Eliciting Subjective Survival Curves: Lessons from Partial Identification
39 Pages Posted: 17 Sep 2014
Date Written: September 2, 2014
When analyzing subjective expectations, researchers commonly apply (non-)parametric approximations to point identify beliefs. We propose a new take on this type of data that does not impose a functional form on expectations. Using the widely researched example of subjective survival expectations, we construct bounds for subjective survival curves. These bounds allow us to partially identify subjective life expectancy. We show that the informativeness of the bounds depends on our willingness to interpolate beliefs between data points. If we do not smooth between the elicited points on the survival functions, the bounds are too wide for useful inference. However, if we do interpolate and allow for a limited amount of rounding, the resulting bounds are narrow enough to show variation in life expectancy with age and self-reported health, the strongest predictors in point identified models. Finally, we match the subjective data to life tables. While analysis that point identifies life expectancy, either parametrically or non-parametrically, rejects consistency of expectations with actuarial forecasts for women, the bounds show that allowing for rounding renders the subjective data consistent with forecasts on average.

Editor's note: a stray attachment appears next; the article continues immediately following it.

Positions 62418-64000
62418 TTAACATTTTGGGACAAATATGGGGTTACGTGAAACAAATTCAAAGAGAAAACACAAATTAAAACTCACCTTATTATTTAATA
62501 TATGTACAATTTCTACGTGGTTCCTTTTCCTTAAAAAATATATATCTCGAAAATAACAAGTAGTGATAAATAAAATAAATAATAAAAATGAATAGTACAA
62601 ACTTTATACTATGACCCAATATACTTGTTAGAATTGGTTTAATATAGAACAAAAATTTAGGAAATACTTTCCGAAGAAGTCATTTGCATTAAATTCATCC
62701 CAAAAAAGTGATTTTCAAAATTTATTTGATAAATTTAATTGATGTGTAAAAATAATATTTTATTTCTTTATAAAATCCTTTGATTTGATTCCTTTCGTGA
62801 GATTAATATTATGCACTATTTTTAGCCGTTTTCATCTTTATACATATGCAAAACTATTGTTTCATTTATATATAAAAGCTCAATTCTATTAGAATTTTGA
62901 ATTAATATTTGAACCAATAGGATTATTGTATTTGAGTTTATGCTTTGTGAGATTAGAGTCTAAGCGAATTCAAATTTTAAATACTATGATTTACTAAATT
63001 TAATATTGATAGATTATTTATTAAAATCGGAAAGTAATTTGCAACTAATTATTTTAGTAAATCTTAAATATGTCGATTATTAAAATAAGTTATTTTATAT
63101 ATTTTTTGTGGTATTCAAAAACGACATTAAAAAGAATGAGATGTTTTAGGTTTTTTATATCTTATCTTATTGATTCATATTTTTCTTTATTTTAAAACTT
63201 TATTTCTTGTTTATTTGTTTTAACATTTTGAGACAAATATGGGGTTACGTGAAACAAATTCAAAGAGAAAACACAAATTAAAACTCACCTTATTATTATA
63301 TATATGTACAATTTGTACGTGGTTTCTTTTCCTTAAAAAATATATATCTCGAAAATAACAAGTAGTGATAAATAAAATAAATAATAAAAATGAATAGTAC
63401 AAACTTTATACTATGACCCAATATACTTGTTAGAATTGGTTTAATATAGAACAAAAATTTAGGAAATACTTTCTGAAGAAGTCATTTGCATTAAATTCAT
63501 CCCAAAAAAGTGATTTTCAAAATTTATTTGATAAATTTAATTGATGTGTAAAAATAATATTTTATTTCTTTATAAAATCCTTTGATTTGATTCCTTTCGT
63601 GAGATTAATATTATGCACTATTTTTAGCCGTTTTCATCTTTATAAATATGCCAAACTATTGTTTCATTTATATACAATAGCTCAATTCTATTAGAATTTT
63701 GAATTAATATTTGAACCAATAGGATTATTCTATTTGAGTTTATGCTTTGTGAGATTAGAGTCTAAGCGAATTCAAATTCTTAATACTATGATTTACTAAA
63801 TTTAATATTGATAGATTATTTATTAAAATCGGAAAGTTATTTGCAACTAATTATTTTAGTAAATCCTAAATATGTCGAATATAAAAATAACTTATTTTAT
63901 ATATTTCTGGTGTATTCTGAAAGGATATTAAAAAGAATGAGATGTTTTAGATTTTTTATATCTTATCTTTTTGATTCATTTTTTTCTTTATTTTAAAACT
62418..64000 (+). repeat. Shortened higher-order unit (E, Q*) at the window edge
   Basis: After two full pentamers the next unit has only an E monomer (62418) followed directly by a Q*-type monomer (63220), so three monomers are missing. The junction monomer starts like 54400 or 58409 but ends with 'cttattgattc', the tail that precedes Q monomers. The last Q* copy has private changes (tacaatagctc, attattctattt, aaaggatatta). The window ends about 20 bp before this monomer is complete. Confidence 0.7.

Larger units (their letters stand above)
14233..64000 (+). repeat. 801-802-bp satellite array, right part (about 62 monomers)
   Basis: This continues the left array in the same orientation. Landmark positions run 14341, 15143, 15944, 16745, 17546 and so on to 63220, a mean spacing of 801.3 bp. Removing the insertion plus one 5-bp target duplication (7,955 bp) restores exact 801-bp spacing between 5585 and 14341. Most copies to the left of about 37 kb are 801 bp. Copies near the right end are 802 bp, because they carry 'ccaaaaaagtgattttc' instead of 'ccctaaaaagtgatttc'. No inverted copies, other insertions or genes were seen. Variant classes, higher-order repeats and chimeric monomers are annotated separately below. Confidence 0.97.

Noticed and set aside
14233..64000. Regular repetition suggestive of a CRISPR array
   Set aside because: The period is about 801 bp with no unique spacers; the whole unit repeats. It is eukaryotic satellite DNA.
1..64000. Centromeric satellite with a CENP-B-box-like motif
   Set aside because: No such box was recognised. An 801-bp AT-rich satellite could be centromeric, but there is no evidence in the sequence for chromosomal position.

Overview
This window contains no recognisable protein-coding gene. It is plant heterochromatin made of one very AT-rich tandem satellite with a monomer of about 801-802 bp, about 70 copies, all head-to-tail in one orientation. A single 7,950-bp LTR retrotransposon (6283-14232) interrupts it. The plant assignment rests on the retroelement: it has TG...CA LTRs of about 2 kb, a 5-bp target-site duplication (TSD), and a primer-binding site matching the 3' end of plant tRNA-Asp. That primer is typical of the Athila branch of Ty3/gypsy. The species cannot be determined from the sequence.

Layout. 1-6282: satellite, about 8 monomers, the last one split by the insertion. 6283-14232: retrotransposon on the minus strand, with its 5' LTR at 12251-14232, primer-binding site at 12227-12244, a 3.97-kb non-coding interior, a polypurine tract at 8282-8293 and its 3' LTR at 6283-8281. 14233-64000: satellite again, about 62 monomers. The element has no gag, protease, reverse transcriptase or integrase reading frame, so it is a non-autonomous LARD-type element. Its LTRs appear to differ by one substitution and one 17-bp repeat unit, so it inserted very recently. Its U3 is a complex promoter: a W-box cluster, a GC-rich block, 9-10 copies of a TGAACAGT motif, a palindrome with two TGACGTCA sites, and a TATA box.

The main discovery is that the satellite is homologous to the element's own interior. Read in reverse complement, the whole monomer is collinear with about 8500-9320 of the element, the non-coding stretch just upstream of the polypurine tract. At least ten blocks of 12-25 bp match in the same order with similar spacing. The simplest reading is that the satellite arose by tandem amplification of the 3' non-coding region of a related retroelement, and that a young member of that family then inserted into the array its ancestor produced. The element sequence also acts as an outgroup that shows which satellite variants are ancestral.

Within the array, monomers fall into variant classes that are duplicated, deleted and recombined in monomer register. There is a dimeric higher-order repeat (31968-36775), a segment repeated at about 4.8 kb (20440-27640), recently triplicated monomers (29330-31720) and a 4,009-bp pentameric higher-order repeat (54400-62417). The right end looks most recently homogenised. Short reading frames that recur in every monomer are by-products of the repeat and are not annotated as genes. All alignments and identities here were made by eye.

Keywords: Subjective expectations, life expectancy, partial identification
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